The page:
Canadian Mining Journal

Feature

Moving mining with mobile water treatment

How mobile systems are offering flexible, cutting-edge water treatment without a prohibitive upfront cost.



Veolia mobile Actiflo unit. Credit: Veolia

For mining operations, effective water treatment is about more than meeting regulatory requirements and maintaining a social licence to operate. Choosing the right approach to water treatment can have a profound impact on a mine business. One increasingly attractive option for mining companies is the deployment of mobile water treatment technologies.

Mobile water treatment technologies are pre-packaged on a trailer, skid or container allowing both highly mobile treatment and rapid deployment. Mobile assets are typically pre-engineered with ‘plug-and-play’ connections, making transport to even remote sites relatively straightforward and allowing ease of installation.

Veolia’s Mobile Water Services, for example, offer an alternative to fixed plants for a wide range of mining and other industrial applications with flow rates of anything from 1 cubic metre/hour to 500 cubic metres/hour. Available as standardized modular systems, higher flow rates are easily achieved by adding further units.

Often considered as a temporary or emergency solution where an existing plant has failed, mobile assets are also ideally suited to use during planned commissioning, refurbishment or maintenance projects and even for longer-term water treatment requirements, such as during decommissioning and site remediation.

A wide range of treatment options are available, too. Processes including clarification, filtration, deionization, demineralization/softening and metals removal are all possible from a mobile platform. For the mining sector, removal of metals and other materials that are toxic to aquatic life down to parts per billion levels are typically required as part of the regulatory process.

Cutting capital costs

For the junior mining sector in particular, one of the perennial challenges is the provision of capital. The nature of such a business means that when raising capital in the marketplace there is a strong focus on securing funding for revenue-generating equipment used in ore processing within the mill. With the focus of major capital purchases centered on the mill, capital expenditure for water treatment is more challenging.

Mobile water treatment makes an attractive solution as it can be more easily financed through the operational expenditure budget on a month-by-month basis during the construction and development phases. Once operations are successfully generating income, investment in permanent water treatment facilities is more manageable.

Another one of the key benefits associated with mobile water treatment is found in the regulatory approvals process. Mobile water treatment assets can provide important baseline data to support accelerated permitting. Operators are able to execute both mobile and permanent assets in parallel and by getting assets in place, it allows them to prove that the process is effective while mining operations are underway.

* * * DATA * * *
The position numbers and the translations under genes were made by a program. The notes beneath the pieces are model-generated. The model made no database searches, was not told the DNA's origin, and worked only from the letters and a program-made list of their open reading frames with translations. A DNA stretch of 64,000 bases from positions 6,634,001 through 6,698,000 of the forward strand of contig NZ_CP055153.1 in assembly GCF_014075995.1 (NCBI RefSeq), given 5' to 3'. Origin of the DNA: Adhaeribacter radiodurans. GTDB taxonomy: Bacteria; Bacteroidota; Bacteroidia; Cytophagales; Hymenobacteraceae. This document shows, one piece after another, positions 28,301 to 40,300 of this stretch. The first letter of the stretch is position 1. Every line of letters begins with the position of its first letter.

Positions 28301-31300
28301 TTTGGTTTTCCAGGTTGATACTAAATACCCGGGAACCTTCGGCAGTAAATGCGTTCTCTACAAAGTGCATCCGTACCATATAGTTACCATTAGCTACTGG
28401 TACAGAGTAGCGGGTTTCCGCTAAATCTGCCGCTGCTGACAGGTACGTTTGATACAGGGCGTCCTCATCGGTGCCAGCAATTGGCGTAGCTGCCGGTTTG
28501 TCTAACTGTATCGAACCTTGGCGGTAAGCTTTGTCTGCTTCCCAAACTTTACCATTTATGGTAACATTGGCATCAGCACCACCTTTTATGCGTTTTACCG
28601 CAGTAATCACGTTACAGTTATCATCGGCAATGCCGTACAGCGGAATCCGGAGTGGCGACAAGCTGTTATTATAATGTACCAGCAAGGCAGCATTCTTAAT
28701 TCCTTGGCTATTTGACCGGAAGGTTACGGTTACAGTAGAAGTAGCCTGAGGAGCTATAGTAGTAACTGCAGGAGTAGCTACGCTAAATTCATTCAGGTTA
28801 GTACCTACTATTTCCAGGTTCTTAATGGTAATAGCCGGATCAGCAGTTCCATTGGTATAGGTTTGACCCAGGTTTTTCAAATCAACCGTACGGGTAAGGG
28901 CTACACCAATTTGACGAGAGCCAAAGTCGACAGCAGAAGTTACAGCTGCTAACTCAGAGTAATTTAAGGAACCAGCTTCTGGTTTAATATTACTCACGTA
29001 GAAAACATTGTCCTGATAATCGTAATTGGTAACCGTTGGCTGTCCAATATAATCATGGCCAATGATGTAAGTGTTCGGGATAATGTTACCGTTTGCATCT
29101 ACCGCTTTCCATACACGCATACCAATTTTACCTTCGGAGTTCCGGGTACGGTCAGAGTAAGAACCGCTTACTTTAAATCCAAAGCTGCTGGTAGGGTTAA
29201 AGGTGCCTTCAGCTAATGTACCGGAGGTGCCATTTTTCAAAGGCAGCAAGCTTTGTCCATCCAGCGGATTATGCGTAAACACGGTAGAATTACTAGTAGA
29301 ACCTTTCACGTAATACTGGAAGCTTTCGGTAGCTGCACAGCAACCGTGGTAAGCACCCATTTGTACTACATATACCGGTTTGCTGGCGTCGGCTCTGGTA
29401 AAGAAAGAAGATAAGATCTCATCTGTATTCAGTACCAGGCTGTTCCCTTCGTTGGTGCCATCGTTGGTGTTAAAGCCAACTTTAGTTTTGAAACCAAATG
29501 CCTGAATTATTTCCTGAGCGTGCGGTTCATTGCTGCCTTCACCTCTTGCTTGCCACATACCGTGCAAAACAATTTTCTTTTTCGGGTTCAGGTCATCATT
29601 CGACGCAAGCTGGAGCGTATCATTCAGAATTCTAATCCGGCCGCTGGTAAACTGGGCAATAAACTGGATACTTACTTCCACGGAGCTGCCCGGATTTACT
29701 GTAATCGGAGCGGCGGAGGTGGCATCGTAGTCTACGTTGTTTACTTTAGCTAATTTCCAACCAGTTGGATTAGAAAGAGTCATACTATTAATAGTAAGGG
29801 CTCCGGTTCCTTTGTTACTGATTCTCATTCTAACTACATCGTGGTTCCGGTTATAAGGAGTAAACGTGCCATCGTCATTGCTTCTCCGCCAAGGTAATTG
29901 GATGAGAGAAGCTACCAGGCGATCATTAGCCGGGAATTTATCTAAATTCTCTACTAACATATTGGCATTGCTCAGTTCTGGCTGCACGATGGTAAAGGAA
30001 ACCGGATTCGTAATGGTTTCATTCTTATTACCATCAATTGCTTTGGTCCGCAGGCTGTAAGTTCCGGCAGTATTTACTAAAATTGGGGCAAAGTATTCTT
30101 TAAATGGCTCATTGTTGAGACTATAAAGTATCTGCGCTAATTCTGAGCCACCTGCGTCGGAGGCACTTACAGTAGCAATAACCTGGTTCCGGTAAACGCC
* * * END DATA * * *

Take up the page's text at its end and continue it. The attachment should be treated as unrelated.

Regulatory requirements related to mine water discharge are also becoming far more stringent in Canada and elsewhere. Tougher requirements for maximum total suspended solids (TSS), pH balance or the need to remove certain constituents such as ammonia, arsenic or other heavy metals means that water treatment technologies have also had to evolve and develop. As increasingly hard-to-treat wastewater demands have emerged, mobile technologies allow operators to establish and understand the process and the specific challenges associated with each application. This in turn supports the development of permanent onsite water treatment facilities.

The capabilities of the mobile plug-and-play solution offers other potential benefits, too. For example, there is a role for mobile equipment at existing operational sites where conditions or requirements may potentially vary over time. Changes to a mine water balance can occur, there may be seasonal variations such as spring melt or where a tailings compound reaches a level where there is a risk of a breach.

Earlier this year, for instance, a Vancouver-based mining company selected Veolia mobile technologies for a new wastewater treatment plant in order to meet strict regulations for discharges to the environment in Ontario’s Red Lake Mining district. Mobile assets for metals removal supplemented a permanent AnoxKaldnes (Veolia’s trademarked technology) moving bed biofilm reactor (MBBR) system for toxicity removal.

Supplementing an existing system with mobile assets can also help draw down tailings water levels to give more free board in an impoundment area. As a result, mobile temporary solutions may also yield previously inaccessible resources. For example, dewatering a large pit may take several years. By installing high-volume temporary equipment, this process can be significantly accelerated.